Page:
I also went to visit my family over the holidays, which meant more airports and more opportunity for disaster, but I came through unscathed.

On one flight I was in an exit row, so the flight attendent had to come and give everyone a speech.

"You are sitting in an exit row. In the unlikely event of an emergency, it may be necessary for you to assist the crew in an evacuation by opening the emergency doors. Are you willing and able to perform this task? I need you to respond in the affirmative, or I will arrange for you to be seated elsewhere."

So the flight attendent asks everyone, and they say "yes," or yeah."

I really wanted to give a Dwight Shrute-like reply: "oh my God, are you kidding me? That would be AWESOME! Seriously, how cool would that be? Totally, I'd be pumped to do it. How's it go again? Pull, and then lefty-loosie, right?"

(By the way, "unlikely?" Really? That's a bit subjective. Unless you mean that it's unlikely that we'll have an accident that's so minor that we can actually get up and do all that stuff. In that case, yeah, I guess so. But a lot of the time, the whole "who was sitting in the exit row?" question is pretty academic.)

I sat next to one woman on the plane who wore her down jacket the whole flight, and never got up in four and a half hours. During take-off and landings, she clutched in her hands what appeared to be a smoke hood. Relax, ma'am. If that door needs to open, I am ALL OVER IT.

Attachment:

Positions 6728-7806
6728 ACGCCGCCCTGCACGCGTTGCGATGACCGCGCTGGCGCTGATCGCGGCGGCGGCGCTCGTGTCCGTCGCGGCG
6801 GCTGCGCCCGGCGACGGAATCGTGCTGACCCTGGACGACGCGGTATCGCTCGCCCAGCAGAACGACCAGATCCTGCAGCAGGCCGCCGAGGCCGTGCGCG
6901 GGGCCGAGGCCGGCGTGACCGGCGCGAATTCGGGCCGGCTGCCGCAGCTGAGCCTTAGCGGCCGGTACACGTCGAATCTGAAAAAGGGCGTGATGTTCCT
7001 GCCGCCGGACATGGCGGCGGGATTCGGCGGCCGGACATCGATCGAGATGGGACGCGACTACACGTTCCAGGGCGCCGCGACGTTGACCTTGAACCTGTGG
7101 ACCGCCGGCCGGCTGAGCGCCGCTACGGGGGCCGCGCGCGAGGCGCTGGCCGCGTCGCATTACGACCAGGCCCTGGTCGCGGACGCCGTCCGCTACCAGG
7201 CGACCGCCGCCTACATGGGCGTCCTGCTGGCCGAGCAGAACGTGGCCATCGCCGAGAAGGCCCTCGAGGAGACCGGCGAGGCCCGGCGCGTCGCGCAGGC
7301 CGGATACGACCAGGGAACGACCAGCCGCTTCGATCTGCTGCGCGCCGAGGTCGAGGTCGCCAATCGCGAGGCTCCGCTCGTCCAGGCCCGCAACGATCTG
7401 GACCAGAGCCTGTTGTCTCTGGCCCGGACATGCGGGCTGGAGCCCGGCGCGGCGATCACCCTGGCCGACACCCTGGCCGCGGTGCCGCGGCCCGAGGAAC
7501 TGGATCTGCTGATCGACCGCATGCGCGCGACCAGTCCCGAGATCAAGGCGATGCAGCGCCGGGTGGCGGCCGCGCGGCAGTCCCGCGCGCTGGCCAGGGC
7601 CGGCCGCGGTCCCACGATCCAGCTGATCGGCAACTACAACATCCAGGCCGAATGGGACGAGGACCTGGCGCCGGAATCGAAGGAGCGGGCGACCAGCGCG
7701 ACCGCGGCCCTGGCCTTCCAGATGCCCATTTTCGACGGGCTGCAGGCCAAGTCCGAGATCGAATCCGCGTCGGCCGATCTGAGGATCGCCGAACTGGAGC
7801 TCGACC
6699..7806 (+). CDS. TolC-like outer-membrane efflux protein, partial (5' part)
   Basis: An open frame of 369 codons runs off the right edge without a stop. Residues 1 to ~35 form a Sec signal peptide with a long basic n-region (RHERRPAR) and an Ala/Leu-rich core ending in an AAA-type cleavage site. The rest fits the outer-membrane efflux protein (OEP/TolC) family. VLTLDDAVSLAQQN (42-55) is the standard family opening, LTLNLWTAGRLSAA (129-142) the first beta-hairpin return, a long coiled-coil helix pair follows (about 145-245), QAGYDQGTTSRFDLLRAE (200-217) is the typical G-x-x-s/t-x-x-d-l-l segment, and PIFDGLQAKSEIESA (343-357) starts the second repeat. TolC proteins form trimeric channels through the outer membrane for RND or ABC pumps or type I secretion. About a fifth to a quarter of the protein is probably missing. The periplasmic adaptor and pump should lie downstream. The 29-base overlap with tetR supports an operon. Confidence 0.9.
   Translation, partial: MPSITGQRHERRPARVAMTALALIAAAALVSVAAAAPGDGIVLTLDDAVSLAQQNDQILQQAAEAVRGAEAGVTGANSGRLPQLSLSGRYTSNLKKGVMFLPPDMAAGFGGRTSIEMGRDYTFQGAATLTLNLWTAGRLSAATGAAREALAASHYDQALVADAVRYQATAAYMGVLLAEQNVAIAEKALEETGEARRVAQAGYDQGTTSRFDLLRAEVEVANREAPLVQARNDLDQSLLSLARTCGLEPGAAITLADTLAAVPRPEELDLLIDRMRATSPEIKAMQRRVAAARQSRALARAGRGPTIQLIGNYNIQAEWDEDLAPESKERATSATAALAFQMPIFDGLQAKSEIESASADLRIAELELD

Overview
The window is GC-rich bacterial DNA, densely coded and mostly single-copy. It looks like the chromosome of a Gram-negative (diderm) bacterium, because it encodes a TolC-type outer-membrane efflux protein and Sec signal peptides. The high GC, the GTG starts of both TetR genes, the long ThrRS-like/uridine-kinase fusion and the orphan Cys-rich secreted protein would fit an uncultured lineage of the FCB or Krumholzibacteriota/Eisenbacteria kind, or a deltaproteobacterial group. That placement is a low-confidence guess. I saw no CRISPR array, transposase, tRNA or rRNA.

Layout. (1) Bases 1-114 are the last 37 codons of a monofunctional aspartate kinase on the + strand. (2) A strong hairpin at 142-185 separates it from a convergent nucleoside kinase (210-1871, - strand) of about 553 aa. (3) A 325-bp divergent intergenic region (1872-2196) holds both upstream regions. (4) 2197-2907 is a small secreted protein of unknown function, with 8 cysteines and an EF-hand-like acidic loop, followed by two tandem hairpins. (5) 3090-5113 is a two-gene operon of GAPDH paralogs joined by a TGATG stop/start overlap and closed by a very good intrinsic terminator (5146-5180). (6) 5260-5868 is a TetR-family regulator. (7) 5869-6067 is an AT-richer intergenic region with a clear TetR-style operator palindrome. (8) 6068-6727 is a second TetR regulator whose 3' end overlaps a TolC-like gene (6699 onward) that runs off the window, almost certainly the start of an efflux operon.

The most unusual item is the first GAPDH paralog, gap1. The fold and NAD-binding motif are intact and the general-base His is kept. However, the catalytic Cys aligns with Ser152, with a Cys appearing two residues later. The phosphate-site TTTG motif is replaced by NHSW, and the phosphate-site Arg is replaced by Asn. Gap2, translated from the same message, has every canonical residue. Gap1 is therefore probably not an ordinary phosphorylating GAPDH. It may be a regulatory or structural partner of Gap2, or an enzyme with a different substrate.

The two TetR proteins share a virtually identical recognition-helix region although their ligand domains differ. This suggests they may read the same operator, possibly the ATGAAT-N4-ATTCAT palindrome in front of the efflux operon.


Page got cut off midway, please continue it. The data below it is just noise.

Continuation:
Time with the family was good - food, sleep, a little exercise, and time to catch up with people. The only drawback was seeing "The Good Shepherd," a Robert DeNiro movie starring Matt Damon. Skip it, for the love of all that is holy, skip it. My dad chose it. I should have known better. I have revoked his movie-choosing privileges.

The movie is about the founding of the CIA by a whole bunch of Yale grads, Skull & Bones, old money-types, spanning the time period 1939 to 1961. From 1939 to 1961, a period of 22 years, Matt Damon appears to go from looking like a young man of about 24 to a man of about... 24 and ten minutes. Seriously, just absurd.

Not so his wife, played by Angelina Jolie. They manage to age (and hag-ify) her plenty with makeup. (Good makeup, then no/bad makeup.) The only thing they changed on Matt Damon was his glasses.

(Everyone wears these British Socialist medicine glasses. Everyone. They must have been on sale. I guess the theory was that they'd make everyone look crafty and serious, but in fact, the opposite was true. I was waiting for someone's nose to come off with their glasses. Ridiculous.)

By 1961, Matt has a son who's graduated from college and also joined the CIA. I don't know how they were able to find someone young enough to play Matt Damon's son who wasn't already committed to the final Harry Potter movie. You could tell he was young - he didn't even get to wear glasses.

Oh, and? It was THREE HOURS LONG. Also, it had only the suggestion of a place where a plot ought to go. 3 hours of cloak and dagger suspense that goes nowhere.

If this had been directed by a newcomer, someone from the studio would have come in and said, "yeah, justa couple notes. One, you need to trim it to an hour and 40 minutes. Two, it has to make sense." But it's DeNiro, so who's gonna tell him his movie is a steaming pile?

I bet Dwight Shrute would love to do it.

*And the Sgt Pepper's Movie Soundtrack courtesy of Sam and Mike. Thanks!